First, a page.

Gold Rush Fever
I've got a fever; the only prescription is more gold! At least that's how many miners felt when they came to California searching for the rags to riches dream during the Gold Rush era.
On Thursday, December 7, in the LAPC Board Room, 6 history majors and more than 25 fourth grade teachers attended an event that benefited the students and teachers with a new approach to learning history. Inspired by APU history professor Tom Andrews, his Historical Themes class presented a teaching unit on the history of the California Gold Rush. Teachers in attendance represented many Southern California school districts, including Azusa, Glendora, Glendale, Charter Oak, La Puente, Bonita, and Bassett. One teacher traveled more than an hour from Westmont College to listen to the presentation on this new lesson plan.
The original intent of the Historical Themes course was to have the students write a 20-page paper that they would work on throughout the semester and turn in before finals week. However, Tom Andrews found a new approach to their learning that would in turn benefit future students.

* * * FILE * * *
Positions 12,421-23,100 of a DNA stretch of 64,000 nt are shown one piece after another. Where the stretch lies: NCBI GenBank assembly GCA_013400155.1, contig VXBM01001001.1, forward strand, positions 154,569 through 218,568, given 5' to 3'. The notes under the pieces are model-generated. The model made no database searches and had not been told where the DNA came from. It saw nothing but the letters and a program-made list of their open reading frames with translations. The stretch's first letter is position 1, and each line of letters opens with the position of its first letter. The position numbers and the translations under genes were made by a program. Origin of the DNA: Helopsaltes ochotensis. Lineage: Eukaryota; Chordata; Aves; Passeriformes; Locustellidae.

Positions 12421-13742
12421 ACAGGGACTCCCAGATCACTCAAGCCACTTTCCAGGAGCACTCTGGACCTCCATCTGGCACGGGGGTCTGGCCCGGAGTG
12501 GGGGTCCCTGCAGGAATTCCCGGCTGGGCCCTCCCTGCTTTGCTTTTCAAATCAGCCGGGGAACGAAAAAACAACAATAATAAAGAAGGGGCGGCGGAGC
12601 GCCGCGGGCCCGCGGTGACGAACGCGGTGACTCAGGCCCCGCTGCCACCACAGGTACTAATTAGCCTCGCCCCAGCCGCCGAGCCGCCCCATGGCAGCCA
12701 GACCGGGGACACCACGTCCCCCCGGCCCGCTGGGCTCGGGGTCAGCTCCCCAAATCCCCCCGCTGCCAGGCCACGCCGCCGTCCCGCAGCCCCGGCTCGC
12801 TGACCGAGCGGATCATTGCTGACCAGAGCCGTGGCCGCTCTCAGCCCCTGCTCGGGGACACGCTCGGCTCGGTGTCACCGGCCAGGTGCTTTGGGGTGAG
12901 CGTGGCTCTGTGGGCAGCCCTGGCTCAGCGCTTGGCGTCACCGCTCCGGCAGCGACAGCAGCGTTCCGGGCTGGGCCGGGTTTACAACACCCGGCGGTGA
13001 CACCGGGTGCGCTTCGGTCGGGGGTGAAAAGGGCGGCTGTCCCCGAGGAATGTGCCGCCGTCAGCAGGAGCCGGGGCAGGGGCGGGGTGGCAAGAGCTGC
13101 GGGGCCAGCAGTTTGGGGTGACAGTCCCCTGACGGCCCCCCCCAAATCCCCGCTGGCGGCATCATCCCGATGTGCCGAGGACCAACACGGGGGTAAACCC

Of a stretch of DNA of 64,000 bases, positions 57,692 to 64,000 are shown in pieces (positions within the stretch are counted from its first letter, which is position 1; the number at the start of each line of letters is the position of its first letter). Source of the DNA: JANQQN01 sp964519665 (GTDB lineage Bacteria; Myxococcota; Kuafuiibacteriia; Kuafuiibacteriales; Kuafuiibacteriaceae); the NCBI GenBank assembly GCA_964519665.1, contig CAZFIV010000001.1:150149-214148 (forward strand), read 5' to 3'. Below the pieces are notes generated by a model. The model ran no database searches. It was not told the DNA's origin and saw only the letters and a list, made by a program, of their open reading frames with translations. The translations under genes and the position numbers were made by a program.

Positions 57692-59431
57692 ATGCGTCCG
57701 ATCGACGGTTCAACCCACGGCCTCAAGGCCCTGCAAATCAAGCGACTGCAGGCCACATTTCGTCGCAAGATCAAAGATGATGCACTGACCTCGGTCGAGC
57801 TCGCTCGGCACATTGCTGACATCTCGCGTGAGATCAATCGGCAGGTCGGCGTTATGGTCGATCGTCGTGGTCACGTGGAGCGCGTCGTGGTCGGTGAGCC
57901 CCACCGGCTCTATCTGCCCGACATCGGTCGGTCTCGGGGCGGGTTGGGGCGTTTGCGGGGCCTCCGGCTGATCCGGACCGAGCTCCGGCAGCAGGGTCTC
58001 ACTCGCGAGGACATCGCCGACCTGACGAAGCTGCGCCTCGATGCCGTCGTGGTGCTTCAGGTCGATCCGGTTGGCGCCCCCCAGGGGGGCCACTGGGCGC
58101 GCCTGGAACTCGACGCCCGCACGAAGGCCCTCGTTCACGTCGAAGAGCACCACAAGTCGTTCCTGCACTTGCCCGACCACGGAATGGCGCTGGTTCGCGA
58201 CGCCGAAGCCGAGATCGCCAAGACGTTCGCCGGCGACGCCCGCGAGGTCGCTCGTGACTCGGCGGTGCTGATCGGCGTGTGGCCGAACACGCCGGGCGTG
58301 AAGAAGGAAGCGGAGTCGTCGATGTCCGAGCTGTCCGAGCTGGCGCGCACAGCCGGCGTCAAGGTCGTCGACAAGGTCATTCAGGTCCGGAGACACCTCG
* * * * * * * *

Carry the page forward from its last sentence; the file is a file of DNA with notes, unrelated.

Andrews began to ponder as to what the students could do in the paper's stead. So, he came up with several topics that the class could choose from, including the Gold Rush. The students willingly accepted the challenge to create a lesson plan examining the California Gold Rush that would meet the state's education standards.
"We tried to put reading, writing, and history standards together rather than having different sets of instruction," said Nicole Kaiser '07, history major.
The night rolled on as each student was introduced to talk about the topic that they spearheaded in the project. From routes the miners took, to the global effect of the rush, to the different methods of mining and lifestyle of the mining camps, each student produced a snippet of what was in store for the curriculum.
Though the lesson plan is not yet complete, teachers did not leave empty handed. Andrews held a raffle for the teachers giving out books such as John Doble’s Journal and Letters from the Mines, valued between $75-100. Other books were given away as well as a California stamp portraying historical events and attractions.
Posted: December 14, 2006